Tag Archives: Forgiveness

Girls with Gusto: A Clean Heart


Photo by Ashley Jones, 2016.


I’ve been writing a book for young women called Girls with Gusto. It’s about our mission as Christians and the eight major steps we take on our spiritual journey.

With each chapter, God has been working on me, pulling me closer to Him. It’s a wonderful reminder that I serve a living God who is interested in my well-being and desires an intimate relationship with me. But that kind of growth often brings growing pains.


A Clean Heart

Step One in the Christian journey is A Clean Heart. In this step, we learn that we’re sinners in need of saving. We discover God and accept His mercy and the sacrifice of Jesus. Then, God’s Spirit comes into our heart and cleans it out, making us new.

Eventually, we mess up. Like the prodigal son, we seek after the flashy, sexy things of this world, and we lose touch with the deep and meaningful ways of God (see Luke 15). If we’re to hold onto our faith, we have to come back to God and seek forgiveness. Then, He goes to work cleaning out our hearts again.

That’s the raw truth, a summation of Scripture. My own experience is harder to tell.


My Story

I always believed in God, even as a small child. I never had a true conversion experience, other than my baptism at age 13. I remember the feeling of a clean heart, white as snow.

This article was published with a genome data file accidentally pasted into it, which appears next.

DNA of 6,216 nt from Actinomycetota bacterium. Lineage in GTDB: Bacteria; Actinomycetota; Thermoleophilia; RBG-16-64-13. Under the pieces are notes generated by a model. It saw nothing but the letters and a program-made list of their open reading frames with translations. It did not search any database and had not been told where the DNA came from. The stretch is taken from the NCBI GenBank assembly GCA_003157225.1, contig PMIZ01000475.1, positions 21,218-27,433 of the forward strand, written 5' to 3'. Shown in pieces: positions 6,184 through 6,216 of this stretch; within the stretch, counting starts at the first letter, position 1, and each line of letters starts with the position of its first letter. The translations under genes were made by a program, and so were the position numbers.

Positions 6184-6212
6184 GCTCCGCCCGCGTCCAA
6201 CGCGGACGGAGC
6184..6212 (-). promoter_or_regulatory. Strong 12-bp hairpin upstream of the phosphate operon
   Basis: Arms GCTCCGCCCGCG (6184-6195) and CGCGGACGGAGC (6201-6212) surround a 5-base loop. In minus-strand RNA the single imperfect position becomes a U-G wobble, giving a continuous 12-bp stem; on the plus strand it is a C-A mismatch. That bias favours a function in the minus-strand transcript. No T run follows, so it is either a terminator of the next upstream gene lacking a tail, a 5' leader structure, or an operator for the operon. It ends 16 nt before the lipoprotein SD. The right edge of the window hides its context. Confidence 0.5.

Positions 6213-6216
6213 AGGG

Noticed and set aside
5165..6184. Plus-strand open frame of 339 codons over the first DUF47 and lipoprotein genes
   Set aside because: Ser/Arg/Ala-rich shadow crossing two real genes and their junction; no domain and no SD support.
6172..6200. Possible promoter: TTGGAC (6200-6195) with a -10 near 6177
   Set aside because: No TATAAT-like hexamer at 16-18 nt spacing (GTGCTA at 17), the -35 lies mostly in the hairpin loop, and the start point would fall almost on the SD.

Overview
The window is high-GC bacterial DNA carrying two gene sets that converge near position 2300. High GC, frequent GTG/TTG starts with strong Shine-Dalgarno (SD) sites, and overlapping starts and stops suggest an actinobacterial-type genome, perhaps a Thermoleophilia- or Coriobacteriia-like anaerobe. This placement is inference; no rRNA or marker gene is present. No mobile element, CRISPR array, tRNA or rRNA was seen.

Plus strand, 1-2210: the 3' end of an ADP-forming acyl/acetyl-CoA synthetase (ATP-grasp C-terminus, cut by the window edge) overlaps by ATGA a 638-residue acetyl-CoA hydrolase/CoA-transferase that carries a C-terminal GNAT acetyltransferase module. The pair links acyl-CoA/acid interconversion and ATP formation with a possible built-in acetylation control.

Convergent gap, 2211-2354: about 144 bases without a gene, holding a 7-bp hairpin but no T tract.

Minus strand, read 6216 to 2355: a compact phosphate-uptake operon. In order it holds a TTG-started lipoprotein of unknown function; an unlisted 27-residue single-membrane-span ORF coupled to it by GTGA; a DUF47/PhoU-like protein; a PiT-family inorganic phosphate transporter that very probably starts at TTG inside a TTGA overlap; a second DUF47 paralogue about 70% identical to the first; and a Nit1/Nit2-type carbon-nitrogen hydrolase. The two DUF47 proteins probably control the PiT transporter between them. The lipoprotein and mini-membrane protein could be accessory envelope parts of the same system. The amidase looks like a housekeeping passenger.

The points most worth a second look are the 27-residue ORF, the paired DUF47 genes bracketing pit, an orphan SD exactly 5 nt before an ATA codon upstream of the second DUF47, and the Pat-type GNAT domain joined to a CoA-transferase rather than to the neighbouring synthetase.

At some point in my teens, I started going off-trail, detouring from the path God had outlined for me. When my grandmother passed away when I was 21, I didn’t know how to handle it. I was overcome with grief and depression for years, and I didn’t know how to rely on God. Instead, I got married so I would have someone to lean on. Of course, that didn’t work out, and I found myself divorced at 24 years old.

Robby and I have been married for five years. I now have the love, friendship, and security I searched for as a young woman. And I know that God is the one who provides us with all things—whether directly or through other people. I thank Him every day for what He’s given me.

Because of that, I tend to forget about my past and just focus on the present and look forward to the future. It sounds healthy, but it’s not always helpful. When I was writing about Step One, A Clean Heart, God showed me that He can use my past for His glory. It can be an important part of my testimony, and I shouldn’t deny it or shy away from it.


An Excerpt

So, I rewrote that first section. I still included the meat of Scripture but, this time, I told it from experience. I trust this honesty and transparency will resonate with readers; that it will show them what faith looks like in real life.

Here’s an excerpt from my manuscript:

Because of this situation, I know a few things I wouldn’t know otherwise. For example, I can tell you that the loneliest place on earth is inside a broken marriage. The hardest thing to hear is “I don’t love you,” even when you realize you really don’t love that person, either. And, even in the 21st Century, there is a stigma to divorce that follows you wherever you go, especially church. 

At twenty-four, I was the prodigal daughter. I had to humble myself, crawl back to my Father God, and ask for forgiveness. I had to come back here, to Step One, A Clean Heart….